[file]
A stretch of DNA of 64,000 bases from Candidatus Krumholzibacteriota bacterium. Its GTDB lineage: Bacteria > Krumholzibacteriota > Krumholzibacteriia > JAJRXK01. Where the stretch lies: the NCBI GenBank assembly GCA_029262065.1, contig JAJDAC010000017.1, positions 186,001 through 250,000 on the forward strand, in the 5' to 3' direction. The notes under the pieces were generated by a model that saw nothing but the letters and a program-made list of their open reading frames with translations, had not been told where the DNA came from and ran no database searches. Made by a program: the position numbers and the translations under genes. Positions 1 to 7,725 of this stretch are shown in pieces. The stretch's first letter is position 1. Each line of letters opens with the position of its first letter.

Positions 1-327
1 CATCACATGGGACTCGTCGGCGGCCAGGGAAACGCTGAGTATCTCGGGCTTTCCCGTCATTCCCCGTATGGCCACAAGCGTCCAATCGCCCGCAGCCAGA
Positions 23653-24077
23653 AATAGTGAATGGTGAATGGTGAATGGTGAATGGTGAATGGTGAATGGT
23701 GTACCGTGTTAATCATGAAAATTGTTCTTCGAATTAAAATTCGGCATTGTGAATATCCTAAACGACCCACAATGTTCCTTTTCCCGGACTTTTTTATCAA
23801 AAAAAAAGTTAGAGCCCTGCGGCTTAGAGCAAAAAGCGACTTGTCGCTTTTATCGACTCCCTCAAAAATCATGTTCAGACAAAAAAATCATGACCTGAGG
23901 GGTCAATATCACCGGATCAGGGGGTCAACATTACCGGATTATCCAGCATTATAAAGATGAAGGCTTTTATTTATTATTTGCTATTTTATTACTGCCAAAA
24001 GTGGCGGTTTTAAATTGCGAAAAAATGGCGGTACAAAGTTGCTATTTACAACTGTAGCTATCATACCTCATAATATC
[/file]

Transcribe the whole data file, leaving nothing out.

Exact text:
A stretch of DNA of 64,000 bases from Candidatus Krumholzibacteriota bacterium. Its GTDB lineage: Bacteria > Krumholzibacteriota > Krumholzibacteriia > JAJRXK01. Where the stretch lies: the NCBI GenBank assembly GCA_029262065.1, contig JAJDAC010000017.1, positions 186,001 through 250,000 on the forward strand, in the 5' to 3' direction. The notes under the pieces were generated by a model that saw nothing but the letters and a program-made list of their open reading frames with translations, had not been told where the DNA came from and ran no database searches. Made by a program: the position numbers and the translations under genes. Positions 1 to 7,725 of this stretch are shown in pieces. The stretch's first letter is position 1. Each line of letters opens with the position of its first letter.

Positions 1-327
1 CATCACATGGGACTCGTCGGCGGCCAGGGAAACGCTGAGTATCTCGGGCTTTCCCGTCATTCCCCGTATGGCCACAAGCGTCCAATCGCCCGCAGCCAGA
Positions 23653-24077
23653 AATAGTGAATGGTGAATGGTGAATGGTGAATGGTGAATGGTGAATGGT
23701 GTACCGTGTTAATCATGAAAATTGTTCTTCGAATTAAAATTCGGCATTGTGAATATCCTAAACGACCCACAATGTTCCTTTTCCCGGACTTTTTTATCAA
23801 AAAAAAAGTTAGAGCCCTGCGGCTTAGAGCAAAAAGCGACTTGTCGCTTTTATCGACTCCCTCAAAAATCATGTTCAGACAAAAAAATCATGACCTGAGG
23901 GGTCAATATCACCGGATCAGGGGGTCAACATTACCGGATTATCCAGCATTATAAAGATGAAGGCTTTTATTTATTATTTGCTATTTTATTACTGCCAAAA
24001 GTGGCGGTTTTAAATTGCGAAAAAATGGCGGTACAAAGTTGCTATTTACAACTGTAGCTATCATACCTCATAATATC